The Illinois State Supreme Court upheld a lower court opinion on Thursday, ruling that Chicago’s pension reform provisions violated the Illinois State Constitution. Though the decision was not unexpected, as the court had also invalidated pension reform efforts for the State of Illinois’ pension plans last year, it will impede the city’s efforts to stabilize its underfunded pension plans.
Chicago had devised a plan to stem the tide of growing unfunded pension liabilities, estimated to be in the $20 billion range, not only by increasing employee contributions to the plan and limiting cost of living benefits, but also by increasing its annual contributions as an employer. Without the changes, assets in the affected pension plans were expected to be depleted in as early as 10 years. The reform provisions were approved by 28 of 31 unions representing the pensioners, and legislation to adopt the changes was passed by the Illinois legislature and signed by Illinois’ governor in June 2014. Two of the unions challenged the constitutionality of the reforms in December 2014. In July 2015, a Cook County Circuit Court judge agreed with the unions and struck down the reform provisions, subsequent to a decision in May 2015 by the Illinois State Supreme Court that the legislation adopting pension reforms for the state’s own pension plans was unconstitutional.
In May 2015, Moody’s stunned the muni market by downgrading Chicago’s investment grade rating two notches to a non-investment grade level at Ba1. Although the circuit court had not yet opined on the validity of Chicago’s pension plan at that time, Moody’s cited concerns that the Illinois Supreme Court decision would impair the city’s ability to limit its growing pension liabilities. Moody’s current Chicago GO rating is Ba1 with a negative outlook, but S&P and Fitch have still assigned BBB+ investment grade ratings to the GO, both of whom cite pension issues in their negative outlooks.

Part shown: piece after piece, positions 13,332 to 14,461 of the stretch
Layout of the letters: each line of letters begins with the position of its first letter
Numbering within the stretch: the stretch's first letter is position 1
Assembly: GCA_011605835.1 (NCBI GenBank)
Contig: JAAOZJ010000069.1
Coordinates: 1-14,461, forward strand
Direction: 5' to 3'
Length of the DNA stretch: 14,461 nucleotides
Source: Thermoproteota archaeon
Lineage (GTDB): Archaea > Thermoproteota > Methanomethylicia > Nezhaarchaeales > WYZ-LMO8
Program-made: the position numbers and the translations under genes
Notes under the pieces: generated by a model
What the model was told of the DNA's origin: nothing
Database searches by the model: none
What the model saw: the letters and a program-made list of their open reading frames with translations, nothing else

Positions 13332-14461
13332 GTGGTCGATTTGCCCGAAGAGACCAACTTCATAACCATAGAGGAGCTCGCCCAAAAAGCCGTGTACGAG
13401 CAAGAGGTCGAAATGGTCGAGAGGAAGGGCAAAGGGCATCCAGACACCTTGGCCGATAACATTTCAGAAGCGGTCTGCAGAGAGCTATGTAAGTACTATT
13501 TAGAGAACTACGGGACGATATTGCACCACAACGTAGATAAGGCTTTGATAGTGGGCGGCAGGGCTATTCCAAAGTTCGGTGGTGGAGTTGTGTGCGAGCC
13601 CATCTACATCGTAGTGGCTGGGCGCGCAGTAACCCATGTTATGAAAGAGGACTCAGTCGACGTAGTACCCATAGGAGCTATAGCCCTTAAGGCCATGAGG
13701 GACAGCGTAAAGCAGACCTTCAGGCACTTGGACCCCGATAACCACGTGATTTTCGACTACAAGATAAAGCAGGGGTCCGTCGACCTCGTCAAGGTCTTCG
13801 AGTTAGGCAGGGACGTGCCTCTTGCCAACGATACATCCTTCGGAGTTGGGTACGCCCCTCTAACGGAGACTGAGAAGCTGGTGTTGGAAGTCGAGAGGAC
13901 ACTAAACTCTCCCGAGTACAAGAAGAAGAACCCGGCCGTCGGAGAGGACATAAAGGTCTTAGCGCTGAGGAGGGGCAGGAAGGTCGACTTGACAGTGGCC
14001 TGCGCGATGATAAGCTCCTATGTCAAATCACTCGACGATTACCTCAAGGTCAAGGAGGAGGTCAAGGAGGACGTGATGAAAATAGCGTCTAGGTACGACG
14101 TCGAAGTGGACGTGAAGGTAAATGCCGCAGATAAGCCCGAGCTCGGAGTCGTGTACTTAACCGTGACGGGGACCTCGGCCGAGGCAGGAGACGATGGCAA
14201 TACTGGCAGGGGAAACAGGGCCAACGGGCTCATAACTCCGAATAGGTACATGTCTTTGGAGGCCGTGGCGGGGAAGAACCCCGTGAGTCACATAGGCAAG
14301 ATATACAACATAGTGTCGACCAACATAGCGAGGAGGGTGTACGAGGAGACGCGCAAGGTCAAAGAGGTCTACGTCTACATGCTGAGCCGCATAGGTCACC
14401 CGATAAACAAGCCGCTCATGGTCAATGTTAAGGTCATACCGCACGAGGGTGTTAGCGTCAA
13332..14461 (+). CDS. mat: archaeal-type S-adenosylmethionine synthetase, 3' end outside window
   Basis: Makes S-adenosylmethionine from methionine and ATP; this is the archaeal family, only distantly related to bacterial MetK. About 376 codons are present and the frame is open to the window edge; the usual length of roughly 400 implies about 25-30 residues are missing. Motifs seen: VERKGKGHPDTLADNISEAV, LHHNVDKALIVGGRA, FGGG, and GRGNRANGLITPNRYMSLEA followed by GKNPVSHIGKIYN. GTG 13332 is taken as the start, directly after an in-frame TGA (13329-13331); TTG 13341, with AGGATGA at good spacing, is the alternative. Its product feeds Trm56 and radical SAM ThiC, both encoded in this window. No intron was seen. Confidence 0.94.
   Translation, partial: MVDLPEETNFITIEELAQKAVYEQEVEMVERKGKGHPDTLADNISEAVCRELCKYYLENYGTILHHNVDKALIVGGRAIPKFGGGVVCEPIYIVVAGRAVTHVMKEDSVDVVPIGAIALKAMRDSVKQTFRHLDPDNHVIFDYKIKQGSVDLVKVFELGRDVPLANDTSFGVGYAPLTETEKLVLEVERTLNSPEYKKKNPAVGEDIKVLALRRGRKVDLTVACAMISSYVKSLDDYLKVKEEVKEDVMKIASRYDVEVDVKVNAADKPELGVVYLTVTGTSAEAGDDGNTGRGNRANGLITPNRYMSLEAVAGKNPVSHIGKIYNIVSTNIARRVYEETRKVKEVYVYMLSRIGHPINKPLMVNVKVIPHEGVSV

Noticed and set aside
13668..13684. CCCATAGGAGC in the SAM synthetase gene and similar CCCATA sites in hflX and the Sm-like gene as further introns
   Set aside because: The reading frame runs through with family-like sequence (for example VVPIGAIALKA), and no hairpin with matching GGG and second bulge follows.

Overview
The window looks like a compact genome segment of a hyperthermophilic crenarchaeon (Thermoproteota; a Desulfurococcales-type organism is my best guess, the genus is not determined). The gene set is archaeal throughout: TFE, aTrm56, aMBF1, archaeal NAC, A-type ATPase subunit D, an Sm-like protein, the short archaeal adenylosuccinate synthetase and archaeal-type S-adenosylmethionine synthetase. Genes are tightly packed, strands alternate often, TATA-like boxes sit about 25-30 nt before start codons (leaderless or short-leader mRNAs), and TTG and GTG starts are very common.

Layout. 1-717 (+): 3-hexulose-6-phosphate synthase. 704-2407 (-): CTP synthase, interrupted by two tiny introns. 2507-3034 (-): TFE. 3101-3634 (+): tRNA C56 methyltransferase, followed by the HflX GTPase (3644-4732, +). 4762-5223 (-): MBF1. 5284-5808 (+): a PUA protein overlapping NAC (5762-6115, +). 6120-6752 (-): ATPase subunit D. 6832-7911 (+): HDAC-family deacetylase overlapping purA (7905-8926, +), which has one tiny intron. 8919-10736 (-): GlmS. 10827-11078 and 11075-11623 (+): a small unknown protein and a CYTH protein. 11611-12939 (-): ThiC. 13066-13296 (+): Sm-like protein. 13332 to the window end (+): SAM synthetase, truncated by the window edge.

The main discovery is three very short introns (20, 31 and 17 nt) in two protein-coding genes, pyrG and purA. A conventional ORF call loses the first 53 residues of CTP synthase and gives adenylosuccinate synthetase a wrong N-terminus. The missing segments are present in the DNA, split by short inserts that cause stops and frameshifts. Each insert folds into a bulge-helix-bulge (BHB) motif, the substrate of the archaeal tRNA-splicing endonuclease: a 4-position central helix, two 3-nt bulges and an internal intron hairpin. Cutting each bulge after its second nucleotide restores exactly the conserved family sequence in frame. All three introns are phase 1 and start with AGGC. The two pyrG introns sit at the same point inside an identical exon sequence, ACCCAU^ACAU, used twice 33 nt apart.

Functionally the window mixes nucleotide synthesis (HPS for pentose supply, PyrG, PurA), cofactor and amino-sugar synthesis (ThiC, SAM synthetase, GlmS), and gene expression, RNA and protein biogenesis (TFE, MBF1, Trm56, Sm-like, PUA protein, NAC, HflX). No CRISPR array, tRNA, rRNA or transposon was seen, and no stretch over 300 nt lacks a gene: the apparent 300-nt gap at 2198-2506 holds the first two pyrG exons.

Chicago’s ability to maintain its current ratings in light of the Illinois High Court decision will depend on how city government responds to the latest setback. One key to implementing a plan will be the city’s continued willingness to increase pension contributions as legislators search for a way to control expanding pension costs that will satisfy state court interpretations of the Illinois constitution. We have written many times over the past few years on the impact that unfunded pension liabilities are having on municipal credit quality. By design, we have avoided state and local governments with poor funding ratios, which is why we have no exposure to the City of Chicago bonds in our portfolios.
Sources: Bloomberg News, Moody’s, Standard & Poor’s, Fitch Ratings